Sonoma Co. sees uptick in women entrepreneurs
Sonoma County is a good place for women to own businesses, but there is room for improvement.
Those are the results of a new report released from the Sonoma County Economic Development Board Women- Owned Businesses Report in July.
It is the board’s first such report, which also compares Sonoma County with statistics for the U.S.
Between 2007 and 2012, women-owned businesses grew by more than 20 percent, compared to the overall growth of all firms which stayed well below 5 percent.
Despite the growth, however, women-owned businesses tend to produce less revenue and employ fewer workers than their male counterparts, according to the report.
In 2012, 36 percent of all businesses in Sonoma County were owned by women, 27 percent more than a decade earlier.
One possible reason for the growth, the report suggests, is that during the economic downturn, as overall growth slowed, it allowed women entrepreneurs catch up.
The report shows women-owned businesses make up more than half of all businesses in the health care and social assistance sector, but very few in the wholesale trade and manufacturing industries, below 20 percent.
Across the U.S. between 2002-2012, the percentage of revenue generated by women-owned businesses as a portion of all businesses was about 4-5 percent. In Sonoma, in 2012, however, revenues surpassed that amount, at 6.76 percent.
Although the number of women-owned businesses has grown, there are discrepancies when it comes to how many they employ. Sole proprietor accounts for 90 percent of all women-owned businesses across the country, according to the Center for Women in Business.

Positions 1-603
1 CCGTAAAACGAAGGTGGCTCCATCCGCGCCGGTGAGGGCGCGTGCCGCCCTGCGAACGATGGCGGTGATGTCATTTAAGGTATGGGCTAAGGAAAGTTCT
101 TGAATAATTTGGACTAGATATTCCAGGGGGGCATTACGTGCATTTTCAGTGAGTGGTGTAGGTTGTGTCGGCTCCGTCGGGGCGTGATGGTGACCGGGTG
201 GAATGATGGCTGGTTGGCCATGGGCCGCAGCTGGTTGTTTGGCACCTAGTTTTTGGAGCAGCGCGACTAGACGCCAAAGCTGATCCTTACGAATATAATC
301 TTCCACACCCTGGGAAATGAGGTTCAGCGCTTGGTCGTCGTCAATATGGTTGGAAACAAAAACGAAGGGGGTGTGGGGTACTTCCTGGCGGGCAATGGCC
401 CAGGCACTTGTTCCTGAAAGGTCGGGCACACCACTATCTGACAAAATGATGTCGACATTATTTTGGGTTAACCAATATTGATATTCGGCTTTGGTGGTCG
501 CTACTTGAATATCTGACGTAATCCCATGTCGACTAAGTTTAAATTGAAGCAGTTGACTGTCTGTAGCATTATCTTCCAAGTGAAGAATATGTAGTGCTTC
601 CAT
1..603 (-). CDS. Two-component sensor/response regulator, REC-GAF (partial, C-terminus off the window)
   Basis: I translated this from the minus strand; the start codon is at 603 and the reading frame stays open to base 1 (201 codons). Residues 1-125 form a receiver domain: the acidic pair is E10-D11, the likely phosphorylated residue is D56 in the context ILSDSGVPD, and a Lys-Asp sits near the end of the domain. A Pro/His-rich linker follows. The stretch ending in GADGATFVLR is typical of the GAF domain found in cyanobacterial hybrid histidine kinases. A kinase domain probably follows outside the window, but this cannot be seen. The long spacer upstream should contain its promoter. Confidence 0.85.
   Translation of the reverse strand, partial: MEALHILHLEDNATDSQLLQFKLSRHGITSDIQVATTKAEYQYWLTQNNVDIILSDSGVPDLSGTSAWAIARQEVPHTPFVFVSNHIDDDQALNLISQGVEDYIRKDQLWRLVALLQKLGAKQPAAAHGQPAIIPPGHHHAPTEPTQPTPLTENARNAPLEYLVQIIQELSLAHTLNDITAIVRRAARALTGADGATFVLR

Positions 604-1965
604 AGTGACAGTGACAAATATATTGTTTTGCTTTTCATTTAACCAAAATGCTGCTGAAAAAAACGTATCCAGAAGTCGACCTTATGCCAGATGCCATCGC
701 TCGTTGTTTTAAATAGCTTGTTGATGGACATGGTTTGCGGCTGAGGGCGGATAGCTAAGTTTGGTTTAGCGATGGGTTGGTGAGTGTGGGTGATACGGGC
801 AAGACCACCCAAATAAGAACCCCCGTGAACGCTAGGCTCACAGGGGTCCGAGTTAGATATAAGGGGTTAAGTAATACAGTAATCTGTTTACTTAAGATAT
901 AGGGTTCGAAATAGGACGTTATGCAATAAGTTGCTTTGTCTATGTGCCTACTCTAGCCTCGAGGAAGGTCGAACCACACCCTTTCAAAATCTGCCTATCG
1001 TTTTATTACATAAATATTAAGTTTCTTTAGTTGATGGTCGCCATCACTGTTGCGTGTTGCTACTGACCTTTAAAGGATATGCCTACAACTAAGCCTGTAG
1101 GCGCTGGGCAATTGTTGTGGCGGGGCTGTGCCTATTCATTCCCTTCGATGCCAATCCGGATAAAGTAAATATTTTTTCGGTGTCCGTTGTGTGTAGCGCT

Sonoma County remains ahead of that national trend, however, employing 7 percent of the workforce across all firms and industries.
Taking that into account, the average number of full-time employees of surveyed businesses was 8.9 and the average number of part-time employees was 4.9.
Women-owned businesses still remain significantly underrepresented in the proportion of workers employed by all firms, however, the report said.
The majority of businesses surveyed for the report were founded in the current decade, and the largest proportion of women have owned their business for only five years or less. Data collected by the survey is based on information self-reported by survey respondents.
By far the number one reason (80 percent) women said they went into business for themselves was to “be their own boss.”
In responding to the survey, 7 out of 10 said Sonoma was a good place for women to start a business, and the greater Santa Rosa-Sonoma County metropolitan region was classified as the fifth-best metropolitan area for a woman to start a business by NerdWallet.
Scoring lower, 5 out of 10, said more needs to be done for women regarding policies to help women entrepreneurs, or more awareness of such policies.
“The most common challenge is balancing family and business, followed by access to finance and a lack of confidence and fear of failure,” the report said. “Improved and increased networking opportunities was singled out by the majority of survey respondents, 54 percent, as their greatest recommendation to further support and encourage female entrepreneurs.”